Handing Gangs The Gun Concession
More than 40 years ago, the drug war was launched to eradicate potentially dangerous substances from society. Today, after a massive $1 trillion effort, illicit drugs continue to be found everywhere from grade school to maximum security prisons. As it turns out, our noble determination for a drug-free society did not matter a lick. What mattered were the real world economic incentives and social dynamics that, either unwittingly or treacherously, were set into motion by that policy.
A striking parallel to the drug war is the relentless march toward gun control. Just last week, California Senator Dianne Feinstein proposed legislation that would ban 150 types of hand guns and rifles. Feinstein is on record as advocating the ban of all guns, but has to date been too cowardly to openly oppose the 2nd Amendment. Opportunistically, she used the Sandy Hook shootings to launch her incremental crusade. As Chicago mayor Rahm Emmanuel once coached, "You never want a serious crisis to go to waste."
If Feinstein can muster the support to take assault rifles off gun store shelves, she will have handed the black market their most desired product since drugs.
People are funny about protecting their families and themselves. If assault rifles were to be banned, any citizen who would require home invaders to penetrate a wall of bullets on their way to pillage, would themselves be criminalized by the state.
Many would ignore what they perceive to be sanctions against adequate self-defense. They would prefer taking the risk of being tried by twelve over that of being carried by six. Folks who are respectful of the rights of others but possess such an attitude would be reclassified as criminals.
Gangs, on the other hand, would be empowered. Not only would they gain exclusivity to the assault weapon market, they would enjoy the diminished self-protection capabilities of their law-abiding victims.
In the year 2000, more than 22,000 federal gun laws were already on the books. This should prove the problem is not a lack of laws. It is a lack of understanding. Substances and products do not cause crime, people do.
Politicians have made many promises over the past five decades, but most of us would be hard pressed to name any problems they have solved. What we can identify is the steady transfer of wealth and control from the individual to the state. We have seen this in the regulation of everything from guns to light bulbs.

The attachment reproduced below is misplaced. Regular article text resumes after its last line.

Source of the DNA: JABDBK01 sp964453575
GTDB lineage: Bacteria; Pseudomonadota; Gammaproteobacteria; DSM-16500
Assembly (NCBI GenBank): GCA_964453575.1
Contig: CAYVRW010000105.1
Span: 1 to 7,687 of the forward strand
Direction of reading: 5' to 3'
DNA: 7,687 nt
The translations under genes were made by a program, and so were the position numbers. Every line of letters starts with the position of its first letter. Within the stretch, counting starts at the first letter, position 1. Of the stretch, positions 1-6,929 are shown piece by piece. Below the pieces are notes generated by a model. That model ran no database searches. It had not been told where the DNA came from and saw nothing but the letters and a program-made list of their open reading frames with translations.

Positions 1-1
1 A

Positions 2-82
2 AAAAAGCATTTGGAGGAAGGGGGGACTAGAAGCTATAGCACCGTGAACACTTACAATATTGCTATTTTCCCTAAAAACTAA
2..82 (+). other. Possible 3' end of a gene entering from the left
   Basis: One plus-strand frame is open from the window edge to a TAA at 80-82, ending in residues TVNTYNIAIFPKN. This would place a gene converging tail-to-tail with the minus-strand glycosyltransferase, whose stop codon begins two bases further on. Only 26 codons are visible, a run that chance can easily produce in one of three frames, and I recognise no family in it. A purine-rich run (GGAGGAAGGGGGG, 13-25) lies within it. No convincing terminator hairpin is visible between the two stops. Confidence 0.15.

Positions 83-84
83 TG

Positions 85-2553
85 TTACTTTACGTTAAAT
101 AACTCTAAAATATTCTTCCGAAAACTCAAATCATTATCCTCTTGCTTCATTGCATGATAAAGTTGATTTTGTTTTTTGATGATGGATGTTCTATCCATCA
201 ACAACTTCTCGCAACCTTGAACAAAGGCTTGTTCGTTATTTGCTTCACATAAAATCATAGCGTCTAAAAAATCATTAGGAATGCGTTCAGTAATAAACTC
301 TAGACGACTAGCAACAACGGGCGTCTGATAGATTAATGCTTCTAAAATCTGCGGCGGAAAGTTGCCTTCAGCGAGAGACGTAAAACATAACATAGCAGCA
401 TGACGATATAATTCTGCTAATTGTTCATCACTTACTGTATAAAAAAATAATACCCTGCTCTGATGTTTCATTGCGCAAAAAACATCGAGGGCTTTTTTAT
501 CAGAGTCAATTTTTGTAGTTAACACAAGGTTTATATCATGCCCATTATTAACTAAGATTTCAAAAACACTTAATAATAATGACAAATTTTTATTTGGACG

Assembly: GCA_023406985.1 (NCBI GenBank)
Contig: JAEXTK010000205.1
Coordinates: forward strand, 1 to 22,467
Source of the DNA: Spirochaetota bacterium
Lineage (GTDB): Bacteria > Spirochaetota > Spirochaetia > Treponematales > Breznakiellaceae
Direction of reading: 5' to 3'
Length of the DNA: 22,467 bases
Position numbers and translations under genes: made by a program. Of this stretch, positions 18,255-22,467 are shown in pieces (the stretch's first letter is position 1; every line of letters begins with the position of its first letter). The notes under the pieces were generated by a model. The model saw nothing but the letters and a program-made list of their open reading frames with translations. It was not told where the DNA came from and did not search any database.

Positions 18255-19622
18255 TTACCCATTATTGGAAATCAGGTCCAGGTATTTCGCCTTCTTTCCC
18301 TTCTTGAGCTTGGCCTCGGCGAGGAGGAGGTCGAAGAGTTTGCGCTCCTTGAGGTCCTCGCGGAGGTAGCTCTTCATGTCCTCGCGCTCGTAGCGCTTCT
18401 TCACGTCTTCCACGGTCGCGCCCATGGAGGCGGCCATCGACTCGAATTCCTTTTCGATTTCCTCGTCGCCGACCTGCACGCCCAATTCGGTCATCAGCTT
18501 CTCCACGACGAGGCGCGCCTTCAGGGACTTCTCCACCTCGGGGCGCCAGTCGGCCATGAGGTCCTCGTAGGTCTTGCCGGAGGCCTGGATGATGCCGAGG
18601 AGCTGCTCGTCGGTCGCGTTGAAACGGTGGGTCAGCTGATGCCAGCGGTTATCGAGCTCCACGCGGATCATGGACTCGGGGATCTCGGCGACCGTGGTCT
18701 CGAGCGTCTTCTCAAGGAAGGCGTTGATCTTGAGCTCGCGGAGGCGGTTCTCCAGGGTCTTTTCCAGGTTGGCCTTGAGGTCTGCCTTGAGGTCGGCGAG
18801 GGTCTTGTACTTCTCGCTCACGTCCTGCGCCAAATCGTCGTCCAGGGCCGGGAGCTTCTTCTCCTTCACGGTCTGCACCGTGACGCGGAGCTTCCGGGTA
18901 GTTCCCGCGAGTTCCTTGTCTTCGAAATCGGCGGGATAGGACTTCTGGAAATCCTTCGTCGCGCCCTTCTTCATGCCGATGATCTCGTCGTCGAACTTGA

People vote for bigger and bigger government as if they are operating on the notion that politicians are the best and brightest among us and that they are striving to act in the people's best interest. But if that were true, why would they have created a $16 trillion debt, wildly devalued the currency, and established mountains of unfunded liabilities? Could anyone argue that those actions were in our nation's best interest or that the architects were simply well-intentioned idiots?
It is time for the American people to check their premises.
What if politicians were actually trying to become as powerful as possible? What if their strivings were to be in a position to pick winners and losers, grant favoritism, and become general power brokers? If that is the case, the drug war, the welfare state and gun control suddenly make a great deal of sense. In fact, by this scale, these actions have not been failures at all, but rather wonderful successes, in that they each attained greatly expanded powers for the state.
These days, it is an act of subtle sophistication to separate intentions from realities. One must realize the purpose in creating gun laws, drug laws and politicians themselves as one thing, but acknowledge the incentives and dynamics that result as quite another.
Dianne Feinstein knows well how to grandstand and empower the state. But does she serve the people? Yes, in the way Colonel Sanders serves chickens.
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